In Part Two of Go Tell It on the Mountain, Gabriel’s point-of-view narrative irrefutably demonstrates just how misogynistic he is by making clear the double standards he has regarding how he views himself and how he views women. When he finds out that Esther is pregnant with his child, he is shocked and appalled that she should be the one worthy enough to carry his heir. Baldwin writes from Gabriel’s perspective, “She was going to have his baby – his baby? While Deborah, despite their groaning, despite the humility with which she endured his body, yet failed to be quickened by any coming life. It was in the womb of Esther, who was no better than a harlot, that the seed of the prophet would be nourished” (124). At this point, the reader has already seen how Gabriel thinks very highly of himself while continually judging and denigrating everyone else. However, the harsh language he uses to describe Esther in referring to her as “no better than a harlot” is especially hypocritical. She is not the only one who has acted in order to create this child, and she is not the one in this relationship who is cheating on a spouse by pursuing it. We see Gabriel’s misogyny and hypocrisy a little further on in this section when he comments on “how far his people had wandered from God;” he reflects, “Women, some of whom should have been at home, teaching their grandchildren how to pray, stood, night after night, twisting their bodies into lewd hallelujahs in smoke-filled, gin-heavy dance halls, singing for their ‘loving man.’ And their loving man was any man, any morning, noon, or night – when one left town they got another…” (131). It is not his place to condemn these women and tell them what they should and should not be doing when he, as a preacher, definitely should not be engaging in many of his similarly sinful behaviors. He is no better than them, and his willingness to believe that he will be forgiven for all of his transgressions but that they are irredeemable is extremely hypocritical. This double standard solidifies in my mind how utterly reprehensible and undeserving of grace Gabriel is.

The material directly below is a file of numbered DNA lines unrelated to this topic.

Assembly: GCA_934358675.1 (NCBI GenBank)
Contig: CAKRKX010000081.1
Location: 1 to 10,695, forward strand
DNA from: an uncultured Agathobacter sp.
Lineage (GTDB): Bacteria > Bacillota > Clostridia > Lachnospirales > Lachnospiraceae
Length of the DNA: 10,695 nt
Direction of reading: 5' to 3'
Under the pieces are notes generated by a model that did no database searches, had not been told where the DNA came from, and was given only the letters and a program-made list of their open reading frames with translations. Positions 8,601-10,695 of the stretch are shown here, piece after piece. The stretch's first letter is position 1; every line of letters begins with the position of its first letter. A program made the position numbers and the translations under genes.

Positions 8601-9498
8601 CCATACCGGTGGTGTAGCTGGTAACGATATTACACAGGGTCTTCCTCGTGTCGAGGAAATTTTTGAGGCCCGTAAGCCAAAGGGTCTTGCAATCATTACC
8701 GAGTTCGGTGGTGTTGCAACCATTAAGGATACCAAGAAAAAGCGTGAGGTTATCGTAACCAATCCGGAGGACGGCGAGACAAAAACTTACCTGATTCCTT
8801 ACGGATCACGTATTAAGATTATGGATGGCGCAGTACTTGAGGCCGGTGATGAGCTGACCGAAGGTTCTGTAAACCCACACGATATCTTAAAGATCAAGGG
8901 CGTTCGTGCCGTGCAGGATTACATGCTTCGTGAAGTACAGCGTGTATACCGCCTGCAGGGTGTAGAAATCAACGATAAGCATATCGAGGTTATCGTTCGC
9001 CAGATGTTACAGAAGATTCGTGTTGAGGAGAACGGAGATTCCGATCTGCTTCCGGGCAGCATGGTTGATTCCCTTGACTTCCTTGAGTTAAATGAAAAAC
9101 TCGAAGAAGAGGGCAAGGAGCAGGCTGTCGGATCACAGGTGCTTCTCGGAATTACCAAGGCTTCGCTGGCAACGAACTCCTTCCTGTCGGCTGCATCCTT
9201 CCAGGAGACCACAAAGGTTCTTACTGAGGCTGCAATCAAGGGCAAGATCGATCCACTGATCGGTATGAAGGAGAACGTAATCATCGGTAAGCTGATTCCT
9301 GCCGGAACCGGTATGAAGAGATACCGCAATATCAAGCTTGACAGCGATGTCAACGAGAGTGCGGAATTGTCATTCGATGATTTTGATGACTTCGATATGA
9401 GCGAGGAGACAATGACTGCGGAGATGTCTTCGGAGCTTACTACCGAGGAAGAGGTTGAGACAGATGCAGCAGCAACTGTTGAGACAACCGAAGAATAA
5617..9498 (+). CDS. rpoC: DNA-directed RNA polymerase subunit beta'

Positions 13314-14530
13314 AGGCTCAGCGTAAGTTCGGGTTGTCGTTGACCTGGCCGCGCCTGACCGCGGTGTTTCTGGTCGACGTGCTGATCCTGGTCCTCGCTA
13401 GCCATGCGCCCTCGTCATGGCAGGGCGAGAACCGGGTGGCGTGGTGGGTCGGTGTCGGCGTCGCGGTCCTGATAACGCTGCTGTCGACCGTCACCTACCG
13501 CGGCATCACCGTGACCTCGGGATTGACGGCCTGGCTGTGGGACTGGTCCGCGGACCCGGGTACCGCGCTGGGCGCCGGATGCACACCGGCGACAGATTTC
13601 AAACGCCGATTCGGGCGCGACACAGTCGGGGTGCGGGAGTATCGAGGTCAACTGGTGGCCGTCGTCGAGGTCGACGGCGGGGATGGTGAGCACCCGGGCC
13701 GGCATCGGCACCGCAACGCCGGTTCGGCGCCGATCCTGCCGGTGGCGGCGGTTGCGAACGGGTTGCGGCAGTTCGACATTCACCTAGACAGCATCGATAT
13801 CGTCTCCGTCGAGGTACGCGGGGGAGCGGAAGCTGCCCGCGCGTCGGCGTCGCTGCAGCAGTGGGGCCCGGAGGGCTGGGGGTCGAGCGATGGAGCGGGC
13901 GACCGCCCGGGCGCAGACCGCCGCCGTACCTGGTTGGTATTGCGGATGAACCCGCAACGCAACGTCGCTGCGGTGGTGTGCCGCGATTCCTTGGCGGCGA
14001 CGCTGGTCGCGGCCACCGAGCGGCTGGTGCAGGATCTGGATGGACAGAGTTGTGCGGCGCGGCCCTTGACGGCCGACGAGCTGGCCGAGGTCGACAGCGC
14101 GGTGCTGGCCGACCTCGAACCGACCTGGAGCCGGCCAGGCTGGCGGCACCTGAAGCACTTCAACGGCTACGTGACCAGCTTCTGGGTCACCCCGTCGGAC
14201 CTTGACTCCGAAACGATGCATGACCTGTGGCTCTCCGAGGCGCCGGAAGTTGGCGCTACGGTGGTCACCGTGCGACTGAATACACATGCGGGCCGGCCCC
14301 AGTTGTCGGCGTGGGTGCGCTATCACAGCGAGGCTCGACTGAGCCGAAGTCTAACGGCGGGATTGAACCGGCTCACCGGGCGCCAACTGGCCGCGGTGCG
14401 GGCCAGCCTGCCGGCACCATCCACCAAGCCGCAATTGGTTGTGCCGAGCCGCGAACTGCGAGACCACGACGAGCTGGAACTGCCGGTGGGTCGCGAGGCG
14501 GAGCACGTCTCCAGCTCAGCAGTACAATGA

One thought on “Gabriel’s Hypocrisy”
Interestingly, prior to the hypocrisy Gabriel exhibits as a preacher when talking about himself and women, he chides his fellow preachers for their hypocrisy. You note that Gabriel has no standing on which he can criticize these women since he engages in his own sinful behaviors. Yet I would argue that Baldwin’s criticism goes beyond just the women he criticizes: David does not have the right to preach the message of God when he so willingly disregards it in his relationships with others. On one hand, this idea connects with Baldwin’s critique of institutionalized religion in general. However, on the other hand, Baldwin believes in the sainthood of suffering, sometimes sinful people. He himself becomes a preacher despite feeling that he commits an unspeakable sin in the eyes of the Lord. In conclusion, I think your description of Gabriel’s hypocrisy leads to the question of whether Gabriel has a right to preach. I don’t have an answer to that but I think it is an interesting question to condor in relation to Baldwin’s relationship with organized religion.
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